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But it often challenges the clieches.
They say gUnix has no problem.h It is true that UNIX itself can work OK till 2038. But most machines use real-time clock and BIOS, outside UNIX system that may have Y2K problems. Many UNIX Vendors are providing software patches to fix these problems. Unless you apply these software remediation, the system will not make proper date conversion from 1999 to 2000.
They say gInternet protocols do not depend on date/time values thus it will cause no problemh. IETF (Internet Engineering Task Force) Working Group on Y2K protocol has worked over 2 years and came up with a detailed report saying that they found only 3 or 4 minor problems, but they can be easily fixed and will not cause any major trouble at all. But Mr. Phil Nesser, who chaired these efforts said in the Washington Meeting that it will only guarantee the protocol level, not the implementations by the vendors nor infrastructure operation by operators. And he added that time is running out.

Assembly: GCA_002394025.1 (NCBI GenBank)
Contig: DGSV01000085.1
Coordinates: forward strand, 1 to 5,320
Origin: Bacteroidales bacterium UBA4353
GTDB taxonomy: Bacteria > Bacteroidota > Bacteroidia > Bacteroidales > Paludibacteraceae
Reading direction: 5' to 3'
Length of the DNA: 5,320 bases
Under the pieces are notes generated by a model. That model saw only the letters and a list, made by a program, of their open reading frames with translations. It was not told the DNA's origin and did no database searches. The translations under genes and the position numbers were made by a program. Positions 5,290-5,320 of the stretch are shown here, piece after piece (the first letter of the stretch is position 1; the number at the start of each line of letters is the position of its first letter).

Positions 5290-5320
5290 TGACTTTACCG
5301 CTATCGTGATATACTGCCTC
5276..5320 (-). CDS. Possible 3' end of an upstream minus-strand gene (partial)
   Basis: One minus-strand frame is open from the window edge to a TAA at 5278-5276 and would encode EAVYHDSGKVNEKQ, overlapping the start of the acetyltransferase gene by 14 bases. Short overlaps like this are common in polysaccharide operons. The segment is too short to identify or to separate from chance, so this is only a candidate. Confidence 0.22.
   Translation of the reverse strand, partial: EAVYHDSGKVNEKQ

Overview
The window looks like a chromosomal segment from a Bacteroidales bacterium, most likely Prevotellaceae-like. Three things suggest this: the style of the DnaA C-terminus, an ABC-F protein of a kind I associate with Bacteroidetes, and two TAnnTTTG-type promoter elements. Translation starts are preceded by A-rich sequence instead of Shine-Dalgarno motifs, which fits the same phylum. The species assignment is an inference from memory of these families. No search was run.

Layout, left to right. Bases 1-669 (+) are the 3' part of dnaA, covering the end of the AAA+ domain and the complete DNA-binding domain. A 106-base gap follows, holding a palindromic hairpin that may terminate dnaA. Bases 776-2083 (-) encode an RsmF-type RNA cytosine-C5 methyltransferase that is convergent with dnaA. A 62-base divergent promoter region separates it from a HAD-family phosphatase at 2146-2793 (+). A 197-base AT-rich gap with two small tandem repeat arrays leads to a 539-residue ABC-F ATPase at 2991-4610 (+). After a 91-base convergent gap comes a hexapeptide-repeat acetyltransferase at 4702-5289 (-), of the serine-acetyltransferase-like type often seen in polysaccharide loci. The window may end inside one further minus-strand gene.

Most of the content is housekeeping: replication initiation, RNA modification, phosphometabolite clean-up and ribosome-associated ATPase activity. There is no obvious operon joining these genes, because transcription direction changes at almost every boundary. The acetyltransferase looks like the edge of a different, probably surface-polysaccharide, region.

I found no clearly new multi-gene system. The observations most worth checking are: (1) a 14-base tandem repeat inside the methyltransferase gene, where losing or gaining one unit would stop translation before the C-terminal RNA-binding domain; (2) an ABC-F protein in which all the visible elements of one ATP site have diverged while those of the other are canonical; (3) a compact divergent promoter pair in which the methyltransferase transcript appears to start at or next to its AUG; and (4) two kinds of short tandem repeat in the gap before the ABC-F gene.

They also say Routers are no problem. The Cisco routers with IOS version 11 is fine, but not version 10, which should be upgraded. There is no mention on the Cisco website what is going to happen if they do not upgrade - just saying that customers would take their own risk.
Other clich_ is - Internet has inherent design principle that have more redundancy. Maybe so. But no one really knows what is going to happen if mutually connected computers start to malfunction at the same time - whether these problems will be re-transmitted and amplified thus causing cascade effect, or the other way around.
Engineers often say eOh, that is NOT the Internet problem - itfs BIOS or UNIX problem - and do not take responsibilities. I said ewho is taking care of the whole?f It seems no one.